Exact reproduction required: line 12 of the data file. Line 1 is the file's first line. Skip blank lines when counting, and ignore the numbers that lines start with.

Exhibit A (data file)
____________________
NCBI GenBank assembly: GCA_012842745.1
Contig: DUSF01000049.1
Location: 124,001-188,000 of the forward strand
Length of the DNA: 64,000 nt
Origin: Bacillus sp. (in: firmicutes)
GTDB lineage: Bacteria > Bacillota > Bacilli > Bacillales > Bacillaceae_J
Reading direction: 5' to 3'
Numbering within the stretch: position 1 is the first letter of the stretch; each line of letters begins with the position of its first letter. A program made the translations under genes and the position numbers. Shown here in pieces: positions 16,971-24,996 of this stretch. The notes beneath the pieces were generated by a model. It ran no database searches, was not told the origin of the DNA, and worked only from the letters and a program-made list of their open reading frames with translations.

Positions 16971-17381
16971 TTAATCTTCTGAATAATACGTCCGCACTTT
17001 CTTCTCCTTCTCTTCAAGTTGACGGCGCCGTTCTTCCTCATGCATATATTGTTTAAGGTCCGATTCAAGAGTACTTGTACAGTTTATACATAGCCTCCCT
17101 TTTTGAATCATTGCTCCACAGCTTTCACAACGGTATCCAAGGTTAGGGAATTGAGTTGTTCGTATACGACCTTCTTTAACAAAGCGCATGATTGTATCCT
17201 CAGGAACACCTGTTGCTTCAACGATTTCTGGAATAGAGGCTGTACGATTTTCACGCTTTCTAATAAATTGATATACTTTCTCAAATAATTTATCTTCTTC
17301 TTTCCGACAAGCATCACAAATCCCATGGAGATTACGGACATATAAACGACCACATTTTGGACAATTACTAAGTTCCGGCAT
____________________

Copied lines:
17101 TTTTGAATCATTGCTCCACAGCTTTCACAACGGTATCCAAGGTTAGGGAATTGAGTTGTTCGTATACGACCTTCTTTAACAAAGCGCATGATTGTATCCT